13 August 2015

"You filthy sheep-herd"

by Frank Turk

From 2006 to 2012, PyroManiacs turned out almost-daily updates from the Post-Evangelical wasteland -- usually to the fear and loathing of more-polite and more-irenic bloggers and readers. The results lurk in the archives of this blog in spite of the hope of many that Google will "accidentally" swallow these words and pictures whole.

This feature enters the murky depths of the archives to fish out the classic hits from the golden age of internet drubbings.

The following excerpt was written by Frank back in June 2006. Frank offered his thoughts on the "shepherd" metaphor and its relevance in 21st-century America.

As usual, the comments are closed.
I was having a discussion with my pastor, and I related it to my wife (who is the greatest blogger who never typed 1K of bandwidth). The discussion was about church leadership, and whether the metaphor of the shepherd was useful in a society like America where 95% of the people have never seen one sheep, let alone a flock, let alone a person who was herding sheep.

So, for example, is there a 21st-century American equivalent to the shepherd about which we could say, “Look: most of you have never seen a shepherd, so rather than try to unpack what a shepherd does, let’s think about [Profession X] which is just like being a shepherd”? My opinion is that there is no equivalent, and we have to unpack the metaphor Scripture has for us. But we took away the challenge to think about the matter and report back.

So, I took the matter to the Holy Spirit, which in my house is manifest most often in my wife. She slept on it, and she came up with two great conclusions:
1. Men would probably like it if the shepherd metaphor translated into “Staff Sergeant” or “General” or “CEO.” It would make macho sense to them. But they would be wrong: A shepherd is much more like a Kindergarten teacher than like a sergeant or a CEO. Of course, you can’t sell a lot of books to men in business if your thesis is, “Jesus really is a lot more like a good Kindergarten teacher than a superhero or a king when it comes to dealing with us stupid sinners.”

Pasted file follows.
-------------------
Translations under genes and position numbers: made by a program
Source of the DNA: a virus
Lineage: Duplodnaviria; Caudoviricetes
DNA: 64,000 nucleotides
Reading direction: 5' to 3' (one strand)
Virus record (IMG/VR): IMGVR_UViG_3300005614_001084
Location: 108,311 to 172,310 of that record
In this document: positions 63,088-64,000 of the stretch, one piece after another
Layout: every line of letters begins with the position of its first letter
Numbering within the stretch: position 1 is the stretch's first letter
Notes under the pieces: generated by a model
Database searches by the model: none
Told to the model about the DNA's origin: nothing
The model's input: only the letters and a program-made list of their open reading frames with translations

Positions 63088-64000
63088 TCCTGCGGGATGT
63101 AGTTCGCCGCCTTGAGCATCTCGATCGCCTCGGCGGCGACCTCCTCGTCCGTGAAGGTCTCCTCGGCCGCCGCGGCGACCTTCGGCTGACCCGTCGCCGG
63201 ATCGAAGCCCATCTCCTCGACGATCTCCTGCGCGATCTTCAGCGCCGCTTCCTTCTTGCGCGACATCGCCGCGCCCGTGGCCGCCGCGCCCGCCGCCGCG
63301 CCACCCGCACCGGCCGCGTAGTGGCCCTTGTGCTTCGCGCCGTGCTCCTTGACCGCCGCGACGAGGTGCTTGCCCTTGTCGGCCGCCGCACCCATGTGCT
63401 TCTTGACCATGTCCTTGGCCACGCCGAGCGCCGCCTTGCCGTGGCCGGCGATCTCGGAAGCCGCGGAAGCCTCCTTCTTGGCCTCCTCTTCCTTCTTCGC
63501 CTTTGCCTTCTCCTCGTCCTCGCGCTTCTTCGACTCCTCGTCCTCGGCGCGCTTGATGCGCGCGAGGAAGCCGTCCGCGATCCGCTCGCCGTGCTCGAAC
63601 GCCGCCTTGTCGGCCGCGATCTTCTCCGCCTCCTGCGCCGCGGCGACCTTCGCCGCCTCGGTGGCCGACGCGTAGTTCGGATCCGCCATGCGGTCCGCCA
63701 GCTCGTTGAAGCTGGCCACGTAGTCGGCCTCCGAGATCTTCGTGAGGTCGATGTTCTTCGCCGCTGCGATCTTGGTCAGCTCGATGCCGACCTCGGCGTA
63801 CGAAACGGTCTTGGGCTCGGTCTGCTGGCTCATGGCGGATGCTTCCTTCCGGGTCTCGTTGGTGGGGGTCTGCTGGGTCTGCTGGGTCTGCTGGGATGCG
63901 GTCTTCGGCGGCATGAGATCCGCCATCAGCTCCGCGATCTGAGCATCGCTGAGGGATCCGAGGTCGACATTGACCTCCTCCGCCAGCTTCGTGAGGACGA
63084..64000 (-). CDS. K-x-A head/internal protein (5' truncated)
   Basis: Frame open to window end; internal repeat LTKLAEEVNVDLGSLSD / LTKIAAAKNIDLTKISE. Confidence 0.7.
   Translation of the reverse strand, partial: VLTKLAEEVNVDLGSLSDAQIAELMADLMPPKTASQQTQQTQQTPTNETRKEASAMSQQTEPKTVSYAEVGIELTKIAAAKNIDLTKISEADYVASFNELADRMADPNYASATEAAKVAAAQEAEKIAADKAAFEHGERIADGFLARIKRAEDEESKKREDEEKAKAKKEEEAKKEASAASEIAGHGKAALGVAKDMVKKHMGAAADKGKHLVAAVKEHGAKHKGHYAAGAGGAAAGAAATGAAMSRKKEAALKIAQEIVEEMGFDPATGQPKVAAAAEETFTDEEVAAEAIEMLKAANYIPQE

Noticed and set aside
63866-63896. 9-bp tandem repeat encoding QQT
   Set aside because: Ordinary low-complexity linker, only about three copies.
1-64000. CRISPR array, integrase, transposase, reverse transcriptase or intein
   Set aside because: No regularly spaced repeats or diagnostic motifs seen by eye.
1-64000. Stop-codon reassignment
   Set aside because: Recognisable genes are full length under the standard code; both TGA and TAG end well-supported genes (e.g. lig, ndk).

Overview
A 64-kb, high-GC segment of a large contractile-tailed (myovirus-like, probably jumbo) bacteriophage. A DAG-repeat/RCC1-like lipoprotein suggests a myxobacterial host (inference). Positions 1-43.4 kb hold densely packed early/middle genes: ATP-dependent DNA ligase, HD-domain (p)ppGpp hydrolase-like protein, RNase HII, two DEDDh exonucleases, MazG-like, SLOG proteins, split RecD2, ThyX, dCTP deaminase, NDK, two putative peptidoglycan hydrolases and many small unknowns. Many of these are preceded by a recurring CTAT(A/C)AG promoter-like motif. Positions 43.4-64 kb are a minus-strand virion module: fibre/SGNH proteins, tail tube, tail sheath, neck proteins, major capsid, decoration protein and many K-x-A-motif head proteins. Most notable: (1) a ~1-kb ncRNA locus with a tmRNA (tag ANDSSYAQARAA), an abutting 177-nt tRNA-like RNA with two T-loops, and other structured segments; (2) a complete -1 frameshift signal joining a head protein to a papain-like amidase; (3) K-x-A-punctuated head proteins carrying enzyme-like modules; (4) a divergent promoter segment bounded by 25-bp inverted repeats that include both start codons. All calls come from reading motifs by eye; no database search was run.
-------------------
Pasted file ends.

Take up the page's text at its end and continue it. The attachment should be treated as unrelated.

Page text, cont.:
2. The biggest separation, however, between the Good Shepherd metaphor and the CEO is that the shepherd lives with his sheep in every way. That is, the shepherd has to get dirty and do distasteful and even degrading things to make sure he takes proper care of his sheep.
I don’t know a lot of CEOs who are ready to degrade themselves, for example, by working in the same conditions as the hourly single parent who has to work on the line. “But cent,” you might say, “the CEO does a pretty radically different kind of work than the hourly employee,” and I’d agree with you. Christ does a pretty radically different work than I do, but you know something: though he was in the form of God, he did not count equality with God a thing to be grasped, but made himself nothing, taking the form of a servant, being born in the likeness of men. And being found in human form, he humbled himself by becoming obedient to the point of death, even death on a cross.

If you are looking for the model of leadership demonstrated in Christ, look there at the dirty sheep-herd who lives with his sheep, and sleeps with his sheep, and has to personally stand between his sheep and the wolves.